The Toyota Tacoma is a compact pickup truck loved by enthusiasts. However, there are several different trim levels that can be chosen, making it difficult to figure out which one to buy.
What are the differences and similarities between Toyota Tacoma SR5 vs. TRD, and how do you know which one is right for you?
In this guide, I look over the differences among the Tacoma trims. I also touch on the similarities and point out what model might fit you the best.
Toyota Tacoma SR5 vs. TRD Differences
Among the top differences, the Toyota Tacoma SR5 and TRD trims have varying engine configurations. They also offer varying levels of off-road performance and pricing, and they contain different tech features. However, both trims contain the same seating configurations, bed sizes, and towing or hauling capability.
Here is a more detailed list of the differences between Toyota Tacoma SR5 and TRD:
1. Engine Configuration
The SR and SR5 trim levels come standard with a 159-horsepower 2.7-liter four-cylinder engine. The TRD models include a 278-horsepower 3.5-liter V6 engine. This more powerful V6 can be added to the SR and SR5 trim levels, but it costs more.
Additionally, you can choose between the manual transmission or the six-speed automatic. What’s interesting is that the Tacoma is the only pickup still produced with a manual option.
2. Off-Road Performance
The Toyota Tacoma is a top choice for off-roading enthusiasts. However, the SR and SR5 trims don’t have the equipment you need to rip up the trails.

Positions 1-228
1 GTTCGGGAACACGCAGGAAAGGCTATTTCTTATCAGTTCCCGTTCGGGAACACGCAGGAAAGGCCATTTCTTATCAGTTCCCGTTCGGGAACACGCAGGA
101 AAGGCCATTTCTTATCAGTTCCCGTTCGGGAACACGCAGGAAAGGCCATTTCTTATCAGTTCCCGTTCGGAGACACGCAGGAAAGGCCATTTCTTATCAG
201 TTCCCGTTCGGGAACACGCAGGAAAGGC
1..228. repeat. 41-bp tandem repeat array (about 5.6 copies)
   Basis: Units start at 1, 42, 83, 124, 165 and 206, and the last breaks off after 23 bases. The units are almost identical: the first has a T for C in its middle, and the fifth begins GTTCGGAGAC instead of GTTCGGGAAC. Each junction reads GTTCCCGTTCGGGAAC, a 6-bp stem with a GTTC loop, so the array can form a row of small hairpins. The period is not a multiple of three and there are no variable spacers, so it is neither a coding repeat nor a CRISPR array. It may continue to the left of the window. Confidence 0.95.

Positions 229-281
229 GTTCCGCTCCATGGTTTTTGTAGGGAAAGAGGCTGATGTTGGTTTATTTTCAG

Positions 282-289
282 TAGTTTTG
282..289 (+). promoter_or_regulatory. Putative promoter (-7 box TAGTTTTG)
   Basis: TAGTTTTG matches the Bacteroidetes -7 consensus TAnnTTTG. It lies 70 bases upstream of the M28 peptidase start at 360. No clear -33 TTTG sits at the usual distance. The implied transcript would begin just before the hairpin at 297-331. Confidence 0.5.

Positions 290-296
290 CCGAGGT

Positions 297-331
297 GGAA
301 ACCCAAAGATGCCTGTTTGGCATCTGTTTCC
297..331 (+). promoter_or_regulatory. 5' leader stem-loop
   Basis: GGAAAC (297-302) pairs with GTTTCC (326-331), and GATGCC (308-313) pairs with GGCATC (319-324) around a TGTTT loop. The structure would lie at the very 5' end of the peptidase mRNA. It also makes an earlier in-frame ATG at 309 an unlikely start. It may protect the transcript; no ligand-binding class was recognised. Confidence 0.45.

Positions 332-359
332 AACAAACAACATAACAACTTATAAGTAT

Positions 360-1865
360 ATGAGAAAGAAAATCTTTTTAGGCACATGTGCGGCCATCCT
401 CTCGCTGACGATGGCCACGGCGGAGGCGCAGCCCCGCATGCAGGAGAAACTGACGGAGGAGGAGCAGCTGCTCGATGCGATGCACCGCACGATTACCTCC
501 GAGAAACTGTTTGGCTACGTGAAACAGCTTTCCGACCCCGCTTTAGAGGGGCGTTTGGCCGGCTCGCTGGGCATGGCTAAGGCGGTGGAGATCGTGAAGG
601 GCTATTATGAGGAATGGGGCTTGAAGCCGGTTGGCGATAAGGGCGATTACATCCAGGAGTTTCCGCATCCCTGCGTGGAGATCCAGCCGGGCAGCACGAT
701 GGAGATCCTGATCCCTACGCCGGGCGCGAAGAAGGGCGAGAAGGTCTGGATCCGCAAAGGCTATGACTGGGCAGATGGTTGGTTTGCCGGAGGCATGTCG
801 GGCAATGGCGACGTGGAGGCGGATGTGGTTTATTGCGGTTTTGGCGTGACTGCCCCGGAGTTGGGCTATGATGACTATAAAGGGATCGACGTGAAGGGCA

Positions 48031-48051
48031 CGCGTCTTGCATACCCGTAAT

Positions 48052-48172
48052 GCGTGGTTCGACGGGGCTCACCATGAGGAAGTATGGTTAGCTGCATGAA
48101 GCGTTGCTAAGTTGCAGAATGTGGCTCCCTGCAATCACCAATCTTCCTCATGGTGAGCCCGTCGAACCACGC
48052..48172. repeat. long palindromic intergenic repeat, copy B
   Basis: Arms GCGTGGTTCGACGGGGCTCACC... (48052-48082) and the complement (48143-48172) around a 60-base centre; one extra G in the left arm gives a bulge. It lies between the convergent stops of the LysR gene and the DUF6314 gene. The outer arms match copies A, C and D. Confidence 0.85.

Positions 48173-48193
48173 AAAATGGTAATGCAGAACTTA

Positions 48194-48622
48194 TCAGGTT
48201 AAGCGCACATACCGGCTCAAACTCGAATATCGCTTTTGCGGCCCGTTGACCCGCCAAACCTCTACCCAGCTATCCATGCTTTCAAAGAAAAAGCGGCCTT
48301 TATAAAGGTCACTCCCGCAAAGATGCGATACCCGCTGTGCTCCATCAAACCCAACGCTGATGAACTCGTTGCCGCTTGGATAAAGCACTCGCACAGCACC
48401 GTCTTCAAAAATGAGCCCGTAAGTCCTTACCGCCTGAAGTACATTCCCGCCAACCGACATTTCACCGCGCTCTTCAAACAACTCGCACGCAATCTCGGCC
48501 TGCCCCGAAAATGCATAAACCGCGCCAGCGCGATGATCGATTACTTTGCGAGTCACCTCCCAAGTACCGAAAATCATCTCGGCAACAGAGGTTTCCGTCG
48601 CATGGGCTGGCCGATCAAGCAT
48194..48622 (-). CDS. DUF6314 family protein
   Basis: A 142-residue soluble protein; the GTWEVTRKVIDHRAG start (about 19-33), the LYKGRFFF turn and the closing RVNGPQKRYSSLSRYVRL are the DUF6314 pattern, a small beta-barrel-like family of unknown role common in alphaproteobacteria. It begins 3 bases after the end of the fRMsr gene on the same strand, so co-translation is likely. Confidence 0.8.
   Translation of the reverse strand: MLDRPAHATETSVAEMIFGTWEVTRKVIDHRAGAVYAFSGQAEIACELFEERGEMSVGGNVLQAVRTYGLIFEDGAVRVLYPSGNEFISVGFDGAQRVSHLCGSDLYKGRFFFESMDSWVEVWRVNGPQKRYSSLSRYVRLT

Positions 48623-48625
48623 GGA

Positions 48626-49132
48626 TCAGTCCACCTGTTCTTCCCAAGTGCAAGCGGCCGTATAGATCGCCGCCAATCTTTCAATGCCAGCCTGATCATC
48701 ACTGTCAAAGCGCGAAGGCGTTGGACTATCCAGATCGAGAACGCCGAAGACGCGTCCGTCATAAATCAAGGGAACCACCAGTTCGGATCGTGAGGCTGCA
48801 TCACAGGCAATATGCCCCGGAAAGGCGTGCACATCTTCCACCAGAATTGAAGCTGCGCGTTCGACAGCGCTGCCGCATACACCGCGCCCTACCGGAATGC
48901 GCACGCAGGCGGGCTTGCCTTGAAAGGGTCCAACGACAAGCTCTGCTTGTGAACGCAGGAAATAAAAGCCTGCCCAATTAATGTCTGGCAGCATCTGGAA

Instead, you will want one of the TRD trims to tackle difficult terrain. With the TRD Off-Road or TRD Pro, you get sophisticated equipment, such as off-road shocks, skid plates, a locking rear differential, and highly-calibrated suspension tuning.
3. Interior Features
The SR is the base trim level. It comes with some standard tech features, with the SR5 adding a few more aspects. With the SR5 model, you get standard Amazon Alexa, Apple CarPlay, Android Auto, Bluetooth, and an eight-inch touch screen. It also includes three USB ports, a leather-wrapped steering wheel and a six-speaker sound system. The standard safety features include fog lights, adaptive cruise control, automatic high-beam headlights, lane departure warning, pedestrian detection, forward collision warning, and forward automatic emergency braking.
If you choose the TRD Sport model, you gain a leather-wrapped shift knob, dual-zone automatic climate control and wireless device charging. Additionally, the Limited model has leather upholstery, a six-speaker premium JBL sound system, heated front seats, a moonroof, a surround-view monitor, rear cross traffic alert, and blind spot monitoring.
The MSRP of the Toyota Tacoma SR5 is $29,180 – slightly higher than the SR, which starts at $26,500. These are the two lowest-priced models of the lineup.
If you prefer a TRD model, you are going to pay more. For example, the MSRP of the TRD Sport is $33,410, while the TRD Off-Road starts at $34,690. Additionally, the Limited is $39,255, and the TRD Pro starts at $46,135.
Toyota Tacoma Trim Levels
The newest Toyota Tacoma truck comes with six trim levels to choose from. The base model is labeled the SR. One notch up from this is the SR5, which I am closely examining in this evaluation.
From here, there are two TRD-type models. You can choose from the TRD Sport – which is the lowest off-road-focused trim – and the TRD Off-Road. After these two off-road trucks, Toyota offers a Limited trim, which is more luxury-focused. At the top of the lineup is the Toyota Tacoma TRD Pro. While it could be the most capable for off-road travel, it is also the most expensive.
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Toyota Tacoma SR5 vs. TRD Similarities
1. Seating Configurations